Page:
AVC: Are you aware there’s a small but loyal cult within the steampunk movement surrounding your series Q.E.D.?

SW: [Laughs.] “Steampunk movement”? Tell me what that is…

AVC: It’s more or less science fiction or fantasy revolving around an era where steam power is predominant, but there are usually a fair number of technological anachronisms. 

SW: Oh, well, then, Q.E.D. would be right up their alley. [Laughs.] We did television and all of that other stuff. Oh, we had a lot of fun on that show. A lot of fun. And some of that stuff was amazing. Like those race cars. They were all collectors’ items. There was a chain-driven Mercedes Benz that was capable of going 110 miles an hour that this guy brought to the shooting location by driving it himself up the motorway. And, you know, everything about the accelerator was terrific. The brakes were really scarily inadequate, though. [Laughs.] But it could go like blazes! 


AVC: On the other end of the spectrum, as far as the length of the show’s run, the structure of Law & Order lent itself to a revolving-door format for its characters. Setting aside Mr. Orbach for the moment, did any departures hit you harder than others?

SW: [Quietly.] Well, you certainly named the biggest one. But… it’s a very rare thing to experience something like Law & Order. It was an institution, which is something most jobs in show business most definitely are not, and part of the nature of an institution is that it goes on as people come and go. I’d never really had that experience before. I’d never had a job that steady before, and I haven’t after. So this business of making good friends and having them depart happened pretty regularly. And there were a lot of losses. But there were a lot of wonderful new people that came, and you sort of began to see it that way. 

AVC: You and Jerry Orbach had some of the longest tenures on the series. 

SW: Yeah. We didn’t work together that much, though. We passed each other in the halls. But I got to know him as a man over the years, and he was a very extraordinary man. 

AVC: Had you ever crossed paths with him in the theater prior to Law & Order?

SW: Well, not in the theater, but we’d worked together in Crimes And Misdemeanors, so we knew each other. And we’d known of each other. In the theater, we were sort of on parallel but separate paths. Because he was Mr. Broadway and a song-and-dance man. An unbelievable song-and-dance man. And I was sort of a Shakespeare snob. [Laughs.]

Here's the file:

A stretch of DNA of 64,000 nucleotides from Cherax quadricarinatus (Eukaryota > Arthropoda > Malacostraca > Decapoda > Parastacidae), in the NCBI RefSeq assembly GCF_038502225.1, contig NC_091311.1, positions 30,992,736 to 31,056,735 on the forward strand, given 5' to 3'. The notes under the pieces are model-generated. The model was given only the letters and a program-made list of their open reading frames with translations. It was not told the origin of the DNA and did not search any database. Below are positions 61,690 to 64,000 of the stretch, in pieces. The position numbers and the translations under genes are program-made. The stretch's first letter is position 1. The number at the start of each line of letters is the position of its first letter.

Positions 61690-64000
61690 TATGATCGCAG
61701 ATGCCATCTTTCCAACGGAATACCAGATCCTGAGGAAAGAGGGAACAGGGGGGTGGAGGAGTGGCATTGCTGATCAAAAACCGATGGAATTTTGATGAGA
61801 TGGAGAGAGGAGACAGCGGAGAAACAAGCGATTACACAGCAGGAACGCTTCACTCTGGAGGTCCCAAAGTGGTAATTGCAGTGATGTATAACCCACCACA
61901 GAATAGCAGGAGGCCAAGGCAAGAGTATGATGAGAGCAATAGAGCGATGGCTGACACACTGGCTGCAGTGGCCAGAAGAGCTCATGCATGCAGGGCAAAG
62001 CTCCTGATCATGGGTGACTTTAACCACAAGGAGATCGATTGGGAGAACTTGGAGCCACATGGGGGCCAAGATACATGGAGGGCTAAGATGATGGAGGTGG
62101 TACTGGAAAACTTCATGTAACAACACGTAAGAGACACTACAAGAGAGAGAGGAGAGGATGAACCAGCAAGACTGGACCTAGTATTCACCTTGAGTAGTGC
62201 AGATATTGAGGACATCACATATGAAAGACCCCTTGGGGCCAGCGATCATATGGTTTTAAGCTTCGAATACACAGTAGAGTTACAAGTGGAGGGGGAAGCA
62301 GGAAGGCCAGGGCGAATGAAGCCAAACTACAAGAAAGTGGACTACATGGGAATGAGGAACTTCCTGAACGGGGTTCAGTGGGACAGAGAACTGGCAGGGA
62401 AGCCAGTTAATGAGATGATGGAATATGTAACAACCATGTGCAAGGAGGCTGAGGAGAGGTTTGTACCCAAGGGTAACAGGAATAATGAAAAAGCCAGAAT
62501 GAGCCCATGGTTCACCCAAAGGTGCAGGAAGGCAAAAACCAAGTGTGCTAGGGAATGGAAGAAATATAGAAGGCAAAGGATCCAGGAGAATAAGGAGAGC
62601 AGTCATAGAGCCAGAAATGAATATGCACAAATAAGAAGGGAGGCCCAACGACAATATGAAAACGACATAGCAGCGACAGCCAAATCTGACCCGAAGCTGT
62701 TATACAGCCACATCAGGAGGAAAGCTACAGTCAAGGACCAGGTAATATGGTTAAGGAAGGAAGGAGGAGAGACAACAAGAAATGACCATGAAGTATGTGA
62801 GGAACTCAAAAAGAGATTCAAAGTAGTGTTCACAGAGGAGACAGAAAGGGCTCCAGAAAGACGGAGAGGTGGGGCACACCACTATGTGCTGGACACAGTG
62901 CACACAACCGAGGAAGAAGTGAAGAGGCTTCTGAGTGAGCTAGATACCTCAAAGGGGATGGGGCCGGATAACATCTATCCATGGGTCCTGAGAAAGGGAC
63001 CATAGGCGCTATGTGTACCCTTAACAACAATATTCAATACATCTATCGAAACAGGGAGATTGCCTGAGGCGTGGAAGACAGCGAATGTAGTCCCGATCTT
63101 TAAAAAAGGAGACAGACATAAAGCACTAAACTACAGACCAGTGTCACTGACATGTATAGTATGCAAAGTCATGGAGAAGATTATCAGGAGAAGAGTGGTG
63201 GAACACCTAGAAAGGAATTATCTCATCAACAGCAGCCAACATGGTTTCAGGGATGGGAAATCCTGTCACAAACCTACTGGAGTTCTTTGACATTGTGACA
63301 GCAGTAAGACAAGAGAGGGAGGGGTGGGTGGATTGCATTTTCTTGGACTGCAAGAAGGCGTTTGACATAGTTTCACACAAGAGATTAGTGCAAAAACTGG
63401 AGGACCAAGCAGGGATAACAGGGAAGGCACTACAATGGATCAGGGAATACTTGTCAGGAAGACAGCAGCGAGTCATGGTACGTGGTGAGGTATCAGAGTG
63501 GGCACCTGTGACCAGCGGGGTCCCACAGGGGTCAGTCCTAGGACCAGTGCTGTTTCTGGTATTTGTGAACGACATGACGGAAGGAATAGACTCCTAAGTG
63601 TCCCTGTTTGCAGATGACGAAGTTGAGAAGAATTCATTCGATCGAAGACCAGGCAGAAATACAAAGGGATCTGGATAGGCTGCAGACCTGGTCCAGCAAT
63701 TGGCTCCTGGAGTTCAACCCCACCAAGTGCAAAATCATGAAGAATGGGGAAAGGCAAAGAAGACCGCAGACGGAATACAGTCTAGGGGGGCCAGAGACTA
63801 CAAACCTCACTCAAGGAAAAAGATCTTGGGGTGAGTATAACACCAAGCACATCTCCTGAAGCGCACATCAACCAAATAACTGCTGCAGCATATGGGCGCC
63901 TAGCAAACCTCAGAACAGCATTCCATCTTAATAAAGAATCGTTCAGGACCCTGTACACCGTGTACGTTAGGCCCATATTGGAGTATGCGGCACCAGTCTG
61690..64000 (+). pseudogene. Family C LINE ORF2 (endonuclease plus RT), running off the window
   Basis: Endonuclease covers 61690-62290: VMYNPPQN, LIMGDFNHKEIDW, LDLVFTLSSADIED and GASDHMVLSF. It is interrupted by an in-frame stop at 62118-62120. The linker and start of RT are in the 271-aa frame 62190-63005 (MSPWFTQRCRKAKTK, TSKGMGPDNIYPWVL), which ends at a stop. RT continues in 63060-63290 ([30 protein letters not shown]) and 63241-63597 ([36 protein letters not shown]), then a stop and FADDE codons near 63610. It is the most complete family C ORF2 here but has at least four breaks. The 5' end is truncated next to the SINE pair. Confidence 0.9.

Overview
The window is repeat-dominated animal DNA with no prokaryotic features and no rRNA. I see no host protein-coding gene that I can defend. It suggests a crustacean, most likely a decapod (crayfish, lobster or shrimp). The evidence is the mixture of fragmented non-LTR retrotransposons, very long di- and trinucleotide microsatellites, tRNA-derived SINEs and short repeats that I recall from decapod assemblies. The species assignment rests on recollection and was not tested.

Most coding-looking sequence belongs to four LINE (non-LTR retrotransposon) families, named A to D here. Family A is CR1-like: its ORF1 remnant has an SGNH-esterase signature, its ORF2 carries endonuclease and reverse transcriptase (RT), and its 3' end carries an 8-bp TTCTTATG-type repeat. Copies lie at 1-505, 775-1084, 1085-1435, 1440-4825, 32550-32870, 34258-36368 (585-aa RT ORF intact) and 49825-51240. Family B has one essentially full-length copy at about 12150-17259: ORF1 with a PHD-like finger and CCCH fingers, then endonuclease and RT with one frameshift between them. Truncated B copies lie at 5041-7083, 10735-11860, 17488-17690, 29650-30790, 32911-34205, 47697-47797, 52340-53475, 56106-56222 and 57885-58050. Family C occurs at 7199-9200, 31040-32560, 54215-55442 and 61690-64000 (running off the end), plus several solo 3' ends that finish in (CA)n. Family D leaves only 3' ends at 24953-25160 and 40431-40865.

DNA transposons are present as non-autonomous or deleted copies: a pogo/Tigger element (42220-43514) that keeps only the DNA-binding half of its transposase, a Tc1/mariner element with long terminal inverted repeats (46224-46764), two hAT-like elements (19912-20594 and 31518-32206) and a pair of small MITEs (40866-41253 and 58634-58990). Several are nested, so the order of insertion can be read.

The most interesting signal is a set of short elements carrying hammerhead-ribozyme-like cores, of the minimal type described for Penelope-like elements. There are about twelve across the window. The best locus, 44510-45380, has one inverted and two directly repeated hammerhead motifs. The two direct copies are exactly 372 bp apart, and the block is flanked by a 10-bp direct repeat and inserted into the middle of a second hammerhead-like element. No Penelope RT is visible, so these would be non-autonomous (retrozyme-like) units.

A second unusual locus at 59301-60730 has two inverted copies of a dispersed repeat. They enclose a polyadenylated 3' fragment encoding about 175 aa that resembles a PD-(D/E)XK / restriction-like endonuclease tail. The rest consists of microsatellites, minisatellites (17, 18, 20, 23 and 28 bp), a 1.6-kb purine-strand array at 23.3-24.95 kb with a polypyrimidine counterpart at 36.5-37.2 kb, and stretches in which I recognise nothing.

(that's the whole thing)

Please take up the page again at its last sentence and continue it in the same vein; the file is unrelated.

AVC: Do you have a favorite project that you’ve worked on over the years that didn’t necessarily get the love you thought it deserved?

SW: [Laughs.] You’re kidding me. Boy, I’ve got a long list. This began at the very beginning. I made a movie very early in my career called Three, that an absolutely stupendous American novelist, James Salter, adapted from an Irwin Shaw short story. Salter directed it, and Charlotte Rampling was in it. Again, this was another accidental reading of a trade paper. You’ll think I read the trade papers every day! But the movie was about to come out, and they interviewed some executive at United Artists, and he said, “Well, really, there are basically three kinds of movies. There’s the kind you’ve got so much money in that you’ve got to get behind it with everything you’ve got, so there’s a huge amount of publicity and everything like that. Then there are these movies that get some attention, sort of in proportion to the amount of skin you have in the game. And then there are movies like… well, like Three. You don’t really have much money in ’em, so you just kind of throw them out there, and they sink or swim on their own.” That’s the story of my life. [Laughs.]

AVC: In closing, people who only know you from Law & Order may be surprised at how funny you are in The Newsroom

SW: I hope that’s true! 

AVC: But with that said, there would very likely be a human uprising if the matter of your work with Old Glory Robot Insurance wasn’t brought up. 

SW: [Laughs.] That… is my finest hour. 

AVC: Do you know if your trusting tone in that commercial had anything to do with you pulling the recurring gig on The Colbert Report, for “Sam Waterston Says Things You Should Never Believe In A Trustworthy Manner”?

SW: I don’t know whether that’s why they thought of me, but I’m forever grateful. I think he’s the funniest man on the planet, and also the bravest. My knees still get weak when I think about that correspondents’ dinner. [Laughs.] But I’m honored and flattered to have been on his show. And, you know, we did the rally, too. [The Rally To Restore Sanity And/Or Fear. —ed.] I was there for that, too. I got to read the greatest poem ever written: “Are You Sure?” [Laughs.] Man, that was great.

Filed Under: TV, The Newsroom